- WEATHER & ENVIRONMENT
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The United Nations’ Intergovernmental Panel on Climate Change (IPCC) released a report last Friday in Paris outlining global warming’s threat to humanity.
The report, approved by 113 nations (including the U.S.), was a collaborative effort involving hundreds of scientists and government officials, and took years to assemble.
The document stated there is more than a 90% chance that mankind is to blame for the warming of the past 50 years. It forecasts a grim future, predicting more storms, droughts, heat waves and the dramatic rise of the world’s oceans if action is not taken soon. Most experts claim that if measures are taken now, global disasters can be avoided.
Since the release of the IPCC report, governments have been under increased pressure to find a solution to the climate problem.
French President Jacques Chirac called for the formation of a new environmental body to prevent further climate change. This world body will “evaluate ecological damage” and “support the implementation of environmental decisions.” It holds its first meeting in Morocco this spring.
Mr. Chirac stated, “It is our responsibility. The future of humanity demands it” (AP).
At least 45 nations, mostly European, agreed to take part, with the U.S., China and India deciding not to sign on. It is not yet known whether the group will be able to enforce worldwide climate accords.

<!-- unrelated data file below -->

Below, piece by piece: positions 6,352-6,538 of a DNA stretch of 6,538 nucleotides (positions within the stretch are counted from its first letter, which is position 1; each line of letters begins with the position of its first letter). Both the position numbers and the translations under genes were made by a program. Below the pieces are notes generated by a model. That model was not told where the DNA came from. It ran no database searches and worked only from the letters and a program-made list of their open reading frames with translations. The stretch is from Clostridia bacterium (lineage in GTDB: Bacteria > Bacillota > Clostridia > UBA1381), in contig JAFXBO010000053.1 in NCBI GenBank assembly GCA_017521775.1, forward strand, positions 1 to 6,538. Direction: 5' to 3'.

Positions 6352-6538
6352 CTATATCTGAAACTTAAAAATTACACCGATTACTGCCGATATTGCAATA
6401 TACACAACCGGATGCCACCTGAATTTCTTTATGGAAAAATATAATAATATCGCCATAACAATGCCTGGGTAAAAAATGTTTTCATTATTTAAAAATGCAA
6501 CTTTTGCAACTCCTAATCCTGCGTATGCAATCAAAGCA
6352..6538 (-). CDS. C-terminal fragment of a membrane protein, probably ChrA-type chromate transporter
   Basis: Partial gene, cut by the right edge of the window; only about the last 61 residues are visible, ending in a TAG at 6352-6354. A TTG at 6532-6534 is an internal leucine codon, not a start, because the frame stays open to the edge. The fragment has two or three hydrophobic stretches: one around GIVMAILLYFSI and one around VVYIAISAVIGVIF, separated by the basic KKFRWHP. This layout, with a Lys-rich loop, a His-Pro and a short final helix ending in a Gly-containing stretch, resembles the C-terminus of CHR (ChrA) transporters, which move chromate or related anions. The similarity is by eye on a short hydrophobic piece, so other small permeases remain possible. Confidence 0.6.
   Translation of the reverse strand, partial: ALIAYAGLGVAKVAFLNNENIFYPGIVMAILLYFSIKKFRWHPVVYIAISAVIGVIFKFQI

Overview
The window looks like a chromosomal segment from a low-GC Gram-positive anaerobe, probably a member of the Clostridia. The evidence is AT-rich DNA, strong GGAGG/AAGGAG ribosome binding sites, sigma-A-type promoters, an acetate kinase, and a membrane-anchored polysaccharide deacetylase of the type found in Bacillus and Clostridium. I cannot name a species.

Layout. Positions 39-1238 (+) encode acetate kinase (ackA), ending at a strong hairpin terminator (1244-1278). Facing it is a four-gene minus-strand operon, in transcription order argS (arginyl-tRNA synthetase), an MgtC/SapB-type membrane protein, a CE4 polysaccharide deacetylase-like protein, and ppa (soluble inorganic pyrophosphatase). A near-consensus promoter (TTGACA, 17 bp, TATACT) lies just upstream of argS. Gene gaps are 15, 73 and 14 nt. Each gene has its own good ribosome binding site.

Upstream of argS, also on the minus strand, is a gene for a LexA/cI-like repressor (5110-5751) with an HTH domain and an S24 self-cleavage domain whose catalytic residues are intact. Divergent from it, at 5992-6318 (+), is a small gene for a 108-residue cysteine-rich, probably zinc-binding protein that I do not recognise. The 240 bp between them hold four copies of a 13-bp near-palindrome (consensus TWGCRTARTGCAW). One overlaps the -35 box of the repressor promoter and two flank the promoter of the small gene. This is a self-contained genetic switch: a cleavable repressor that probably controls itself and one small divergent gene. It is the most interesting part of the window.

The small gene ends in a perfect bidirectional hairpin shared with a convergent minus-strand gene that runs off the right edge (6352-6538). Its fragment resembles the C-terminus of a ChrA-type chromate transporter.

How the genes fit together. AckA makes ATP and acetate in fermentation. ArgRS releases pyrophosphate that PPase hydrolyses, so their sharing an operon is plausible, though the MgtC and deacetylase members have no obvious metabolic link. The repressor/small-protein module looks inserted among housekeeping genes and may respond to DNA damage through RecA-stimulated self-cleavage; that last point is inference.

The United States—which produces about one-quarter of the world’s greenhouse gases—has come under fire for not doing enough to fight global warming. It is one of only a few countries that did not ratify the 1997 Kyoto Protocol pact to lower emissions. Mr. Chirac warned that the U.S. could see a carbon tax on its exports if it fails to sign global climate accords.
Former U.S. Vice President Al Gore, whose documentary about global warming has been nominated for an Oscar, applauded Mr. Chirac’s efforts: “We are at a tipping point…We must act, and act swiftly…Such action requires international cooperation.”
Mr. Gore was also recently nominated for a Nobel Peace Prize for his work in combating global warming.
Most scientists and government leaders believe the debate over whether global warming is a reality is settled, and are now looking to take action.
In May, the IPCC is due to release another document outlining the benefits and costs of slowing global warming and offering a number of choices for policymakers seeking solutions. The United Nations is also considering a summit of world leaders to deal with the problem.
Can mankind find a solution to the earth’s rising temperatures before its effects are irreversible? To learn more about global warming, and how it will affect mankind’s future, read our article “Global Warming – Reason for Alarm?”